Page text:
Bret Stephens, used with permission
Source: Bret Stephens, used with permission

“The longest walk in journalism may be the eight or nine blocks between the Wall Street Journal and the New York Times,” Bret Stephens, whom I met a few years ago, told me moments after posting his first opinion piece for the Times. After sixteen years at the Wall Street Journal, including eleven years as a columnist, Stephens is writing for a different audience. At this point in his career, given his commitment to engaging in discourse with people who don’t share his views, getting out of his comfort zone was important to him.

“There’s a problem with ideological, political, and intellectual silos in this country,” he told me. “As columnists, too often we’re preaching to our respective choirs and not to anyone else. I deeply believe that that has to change.”

His first column, Climate of Complete Certainty: How about a reasonable conversation on what to do about our warming planet? asks readers to consider operating with intellectual humility, especially when they are quite sure they are right. “I’m grateful that I’m married to a woman who doesn’t always share my point of view,” he told me. “It reminds me that very intelligent people looking at the same set of facts can come to honorably different conclusions, and there’s more gain in trying to listen & learn from each other than there is in just sulking in our respective corners.”

But not everyone shares his willingness to see other perspectives. When Stephens vocally opposed Donald Trump, the internet backlash was swift and severe. And even before writing his first article for the New York Times, an online petition to have him fired had already gathered more than twenty-five thousand signatures. Luckily, the Pulitzer Prize winning journalist has a thick skin. “What has interested me, almost from a sociological perspective, is the ease with which one can start what amounts to a digital mob online,” he told me.

Over the course of his career, and 550 columns, Stephens wrote a small number of columns from which people have recently cherry-picked phrases, and posted what he calls “hilariously incorrect” assessments of his views. (Remember, his first article asks for a conversation about what to do about a warming planet.) The tweetstorm includes posts such as this:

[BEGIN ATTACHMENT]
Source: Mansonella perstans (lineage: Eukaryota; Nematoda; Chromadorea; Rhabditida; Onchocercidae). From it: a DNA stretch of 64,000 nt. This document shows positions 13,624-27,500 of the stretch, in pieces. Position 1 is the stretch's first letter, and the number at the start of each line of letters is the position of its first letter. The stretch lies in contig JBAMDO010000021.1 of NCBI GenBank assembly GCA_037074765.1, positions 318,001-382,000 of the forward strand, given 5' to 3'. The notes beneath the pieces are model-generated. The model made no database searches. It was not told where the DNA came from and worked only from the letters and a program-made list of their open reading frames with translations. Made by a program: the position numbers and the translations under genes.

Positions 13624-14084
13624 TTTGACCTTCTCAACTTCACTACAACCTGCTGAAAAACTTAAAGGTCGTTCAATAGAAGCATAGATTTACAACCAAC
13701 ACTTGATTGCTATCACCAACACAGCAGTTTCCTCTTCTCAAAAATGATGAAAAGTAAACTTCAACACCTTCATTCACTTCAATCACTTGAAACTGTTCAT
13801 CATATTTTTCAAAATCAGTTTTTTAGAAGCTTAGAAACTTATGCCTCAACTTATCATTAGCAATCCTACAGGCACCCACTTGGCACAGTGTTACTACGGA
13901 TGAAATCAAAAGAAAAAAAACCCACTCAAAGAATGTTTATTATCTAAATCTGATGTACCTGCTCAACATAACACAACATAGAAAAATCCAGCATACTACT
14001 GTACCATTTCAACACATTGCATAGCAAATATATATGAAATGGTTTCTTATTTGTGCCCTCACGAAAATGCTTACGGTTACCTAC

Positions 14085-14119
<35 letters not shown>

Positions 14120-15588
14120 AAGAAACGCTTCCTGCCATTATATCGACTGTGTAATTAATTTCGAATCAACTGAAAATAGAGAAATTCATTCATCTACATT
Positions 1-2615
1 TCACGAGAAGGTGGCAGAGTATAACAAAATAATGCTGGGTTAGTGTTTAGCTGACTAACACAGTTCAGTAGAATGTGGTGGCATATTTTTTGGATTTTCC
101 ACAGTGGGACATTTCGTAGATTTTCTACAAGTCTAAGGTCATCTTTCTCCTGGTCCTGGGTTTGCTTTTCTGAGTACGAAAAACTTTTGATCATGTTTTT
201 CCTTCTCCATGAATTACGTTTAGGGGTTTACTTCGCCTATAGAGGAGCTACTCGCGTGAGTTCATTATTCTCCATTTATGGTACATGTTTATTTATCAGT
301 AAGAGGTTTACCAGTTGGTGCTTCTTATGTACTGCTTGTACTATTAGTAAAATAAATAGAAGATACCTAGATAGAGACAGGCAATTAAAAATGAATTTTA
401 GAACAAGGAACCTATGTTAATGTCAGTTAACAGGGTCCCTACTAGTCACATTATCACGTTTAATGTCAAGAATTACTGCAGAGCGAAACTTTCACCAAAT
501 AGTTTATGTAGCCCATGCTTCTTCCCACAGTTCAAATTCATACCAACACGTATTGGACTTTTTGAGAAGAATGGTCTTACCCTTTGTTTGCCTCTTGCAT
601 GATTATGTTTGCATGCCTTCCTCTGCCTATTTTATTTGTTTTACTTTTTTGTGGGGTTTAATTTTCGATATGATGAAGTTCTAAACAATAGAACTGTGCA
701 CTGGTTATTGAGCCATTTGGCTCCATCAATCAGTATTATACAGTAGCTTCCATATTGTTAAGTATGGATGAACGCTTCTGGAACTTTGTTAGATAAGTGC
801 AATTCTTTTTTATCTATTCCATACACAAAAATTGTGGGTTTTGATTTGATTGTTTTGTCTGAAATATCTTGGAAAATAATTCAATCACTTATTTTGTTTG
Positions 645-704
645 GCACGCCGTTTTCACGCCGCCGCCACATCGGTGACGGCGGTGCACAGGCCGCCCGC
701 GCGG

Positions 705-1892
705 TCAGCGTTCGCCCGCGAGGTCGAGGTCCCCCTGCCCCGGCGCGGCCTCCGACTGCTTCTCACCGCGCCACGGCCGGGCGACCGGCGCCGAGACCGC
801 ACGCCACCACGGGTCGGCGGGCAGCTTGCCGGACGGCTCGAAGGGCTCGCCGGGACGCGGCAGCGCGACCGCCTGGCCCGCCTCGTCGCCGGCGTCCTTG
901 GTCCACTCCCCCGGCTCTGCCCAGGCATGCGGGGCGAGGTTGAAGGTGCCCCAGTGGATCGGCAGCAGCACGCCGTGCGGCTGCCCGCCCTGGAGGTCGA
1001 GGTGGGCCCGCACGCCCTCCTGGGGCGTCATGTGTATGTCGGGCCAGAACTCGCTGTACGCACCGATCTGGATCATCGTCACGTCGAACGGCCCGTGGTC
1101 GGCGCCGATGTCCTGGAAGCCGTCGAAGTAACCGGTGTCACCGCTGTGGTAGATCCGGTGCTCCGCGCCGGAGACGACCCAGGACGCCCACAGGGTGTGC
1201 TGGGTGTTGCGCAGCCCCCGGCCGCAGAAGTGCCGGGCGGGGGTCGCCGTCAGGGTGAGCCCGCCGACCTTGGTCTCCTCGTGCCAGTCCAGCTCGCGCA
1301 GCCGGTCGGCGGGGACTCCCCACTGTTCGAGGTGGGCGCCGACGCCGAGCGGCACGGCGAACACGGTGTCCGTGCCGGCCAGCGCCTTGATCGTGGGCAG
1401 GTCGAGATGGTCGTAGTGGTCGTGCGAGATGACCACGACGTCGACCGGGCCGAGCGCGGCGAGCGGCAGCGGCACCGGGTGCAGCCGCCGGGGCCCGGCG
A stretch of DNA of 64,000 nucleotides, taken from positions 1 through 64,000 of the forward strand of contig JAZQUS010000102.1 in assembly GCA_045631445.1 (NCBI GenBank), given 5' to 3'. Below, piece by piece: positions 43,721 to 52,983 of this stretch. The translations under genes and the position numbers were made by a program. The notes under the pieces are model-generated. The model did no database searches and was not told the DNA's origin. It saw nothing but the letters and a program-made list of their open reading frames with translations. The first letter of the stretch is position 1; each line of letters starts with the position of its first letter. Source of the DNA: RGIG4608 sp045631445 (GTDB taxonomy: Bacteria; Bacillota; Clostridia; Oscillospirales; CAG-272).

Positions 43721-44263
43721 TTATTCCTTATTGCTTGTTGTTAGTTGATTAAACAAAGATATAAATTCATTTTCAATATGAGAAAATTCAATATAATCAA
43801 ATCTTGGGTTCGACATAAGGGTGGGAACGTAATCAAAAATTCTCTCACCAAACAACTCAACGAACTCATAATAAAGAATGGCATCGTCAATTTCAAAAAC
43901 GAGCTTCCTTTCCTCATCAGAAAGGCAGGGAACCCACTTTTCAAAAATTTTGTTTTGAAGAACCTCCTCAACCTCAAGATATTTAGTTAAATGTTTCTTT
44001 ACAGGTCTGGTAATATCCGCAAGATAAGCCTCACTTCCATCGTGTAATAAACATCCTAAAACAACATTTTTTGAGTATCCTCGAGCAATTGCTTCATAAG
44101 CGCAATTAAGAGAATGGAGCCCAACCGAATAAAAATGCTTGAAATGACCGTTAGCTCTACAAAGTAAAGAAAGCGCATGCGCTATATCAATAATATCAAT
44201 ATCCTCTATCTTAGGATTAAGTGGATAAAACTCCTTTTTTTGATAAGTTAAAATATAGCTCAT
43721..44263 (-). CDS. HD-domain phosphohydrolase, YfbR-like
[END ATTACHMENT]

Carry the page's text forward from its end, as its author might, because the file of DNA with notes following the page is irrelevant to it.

Democracy dies in the darkness. So, too, the climate. Thanks, Times, for spreading fake opinion.

and this:

I'm gonna lose my mind. The ideas ppl like @BretStephensNYT espouse are violently hateful & should not be given a platform by @NYTimes.

Violently hateful?

“Opinion journalism is still journalism, not agitprop,” Stephens insists. “The elision of that distinction and the rise of malevolent propaganda outfits such as Breitbart News is one of the most baleful trends of modern life.” With a hint of sadness, Stephens recalls a French maxim, “les extremes se touchent” (the extremes touch). “People who consider themselves tolerant and open-minded on the political left,” he told me, “are, in their digital behavior, every bit as intolerant as the most caricatured version of a Trump supporter.” He finds this frightening, and potentially dangerous.

When William Safire arrived at the New York Times in 1973, he was met with something of a frosty reception, but had a long career there, nonetheless, and won the respect of people who were his ideological opposites. Stephens is grateful for the welcome he has been given at his new home. “Overwhelmingly, people at the Times have been extraordinarily gracious and lovely, and have embraced me in the most generous way. They really live up to the word, ‘liberal’ — not in the typical, partisan sense, but in the truer sense, as in ‘free and open-minded.’ And I think that’s why I was brought here. To offer something different. To sometimes make readers uncomfortable, or even angry, but at least to make them think. And if that’s what I’m able to do at the Times—not earn the agreement of my readers but at least cause them to reexamine their assumptions—then I’m succeeding. And if I can offer a proverbial stone on which they can sharpen their intellectual blade and strengthen their arguments, then so much the better.”

There may be a silver lining in the tweetstorm. Costa Samaras, a scientist at Carnegie Mellon, responded to the Times piece by tweeting this:

Sincere offer for @BretStephensNYT: there's an entire field of folks who study robust climate policy under @deepuncertainty. Come talk w/ us.

Stephens, who called the offer “gracious and civil,” accepted.  ♦

Shaoming Chen/Freeimages.com
Source: Shaoming Chen/Freeimages.com

⇔ ⇔ ⇔ ⇔ ⇔
“Do you ever read any of the books you burn?”
  He laughed. “That's against the law!”
“Oh. Of course.”
—Fahrenheit 451

Views expressed in these columns are the author's and do not necessarily reflect those of any organizations with which the author is affiliated. 

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